By Norma Holt
Years ago a group of friends decided to make a film. They based it on the format of Alfred Hitchcock’s thrillers that were the rage of the time. When shown the end result it looked scary, was very dramatic, and featured a mansion along with patrolling animals that could keep out unwanted visitors. There was no story line yet, just the introduction, which was enough to almost scare the pants off you.
Then they showed the set and we were flabbergasted. Instead of a mansion it was a small plastic house that one found in a set for kids. The animals were, likewise, from a child’s toys, and the overall scene was done by moving the camera into different positions.
Not long after while working for an advertising agency I became involved in television production. This highlighted once again how easy it is to change the perspective of something from what it is to what you want it to appear. The angle of the camera plus the lighting changes things dramatically. An old rusty car, for instance, can appear as one taken from the showroom.
Later still an actor from a local drama invited to visit the set of that series. On film it looked like a huge block of flats or apartments with a staircase where a lot of the action took place. There were then supposedly 4 units leading off it and they were decent sized and very comfortable.
Imagine my surprise when the stairs turned out to be a small set built on a trolley for easy placement and removal when not required. One tiny room changed repeatedly from each of the featured ones in the story. Between scenes they could be completely changed by the quick action of the crew. Everything was very similar to sets on a stage.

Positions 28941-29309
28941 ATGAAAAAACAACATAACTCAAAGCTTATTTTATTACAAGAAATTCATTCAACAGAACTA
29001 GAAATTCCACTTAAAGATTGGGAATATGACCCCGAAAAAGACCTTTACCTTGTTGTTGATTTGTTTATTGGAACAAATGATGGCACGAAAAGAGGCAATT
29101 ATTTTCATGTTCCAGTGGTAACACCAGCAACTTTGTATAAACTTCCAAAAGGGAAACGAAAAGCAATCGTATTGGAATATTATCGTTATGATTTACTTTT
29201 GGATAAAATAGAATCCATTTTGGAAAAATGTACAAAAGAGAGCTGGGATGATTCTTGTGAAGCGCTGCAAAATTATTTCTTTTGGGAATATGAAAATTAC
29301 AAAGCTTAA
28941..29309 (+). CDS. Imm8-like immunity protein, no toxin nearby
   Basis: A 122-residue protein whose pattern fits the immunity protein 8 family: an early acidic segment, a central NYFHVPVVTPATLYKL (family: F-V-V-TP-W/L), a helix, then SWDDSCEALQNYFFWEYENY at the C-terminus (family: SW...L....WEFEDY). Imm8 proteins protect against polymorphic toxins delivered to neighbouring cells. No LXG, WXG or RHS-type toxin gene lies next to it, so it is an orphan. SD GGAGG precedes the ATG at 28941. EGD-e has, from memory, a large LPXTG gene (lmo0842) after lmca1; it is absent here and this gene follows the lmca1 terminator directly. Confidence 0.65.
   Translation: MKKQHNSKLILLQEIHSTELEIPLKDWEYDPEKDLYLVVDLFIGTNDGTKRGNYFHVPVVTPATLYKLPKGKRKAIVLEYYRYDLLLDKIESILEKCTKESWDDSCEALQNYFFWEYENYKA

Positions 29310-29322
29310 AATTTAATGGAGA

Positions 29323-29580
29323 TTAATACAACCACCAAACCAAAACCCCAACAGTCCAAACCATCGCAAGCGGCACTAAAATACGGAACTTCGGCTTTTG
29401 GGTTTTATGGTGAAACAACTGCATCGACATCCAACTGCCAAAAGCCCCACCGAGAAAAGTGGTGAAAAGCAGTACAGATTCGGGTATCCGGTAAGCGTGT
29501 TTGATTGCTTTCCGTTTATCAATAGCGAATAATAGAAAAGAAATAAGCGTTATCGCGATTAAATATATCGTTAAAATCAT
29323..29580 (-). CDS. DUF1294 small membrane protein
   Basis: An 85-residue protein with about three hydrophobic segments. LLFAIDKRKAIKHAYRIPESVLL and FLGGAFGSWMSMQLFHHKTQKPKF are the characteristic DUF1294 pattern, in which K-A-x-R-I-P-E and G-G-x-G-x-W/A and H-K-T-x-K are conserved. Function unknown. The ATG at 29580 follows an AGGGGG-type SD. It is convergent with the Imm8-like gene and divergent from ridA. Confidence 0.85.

This has brought a different view of films that show scenes in which I can imagine a team of stage hands quickly changing things around. This is emphasised when the voices have a ring to them as though bouncing off nearby walls.
Coupled with that deception comes the way actors are directed in films. Over and again they can play the same scene until it is perfect. Films are not put together in places that they represent but many are done entirely in studios where clever technology and good management comes into effect. That’s my take on easy film making and never do I look at a movie without seeing the behind the scenes making of it.
Norma Holt has knowledge that enables her to understand many issues. Political, social and behavioural problems are usually on her list for discussion as well as anything to do with the Spirit of the Universe and reincarnation, which she experienced. She is happy to hear from any of her readers.
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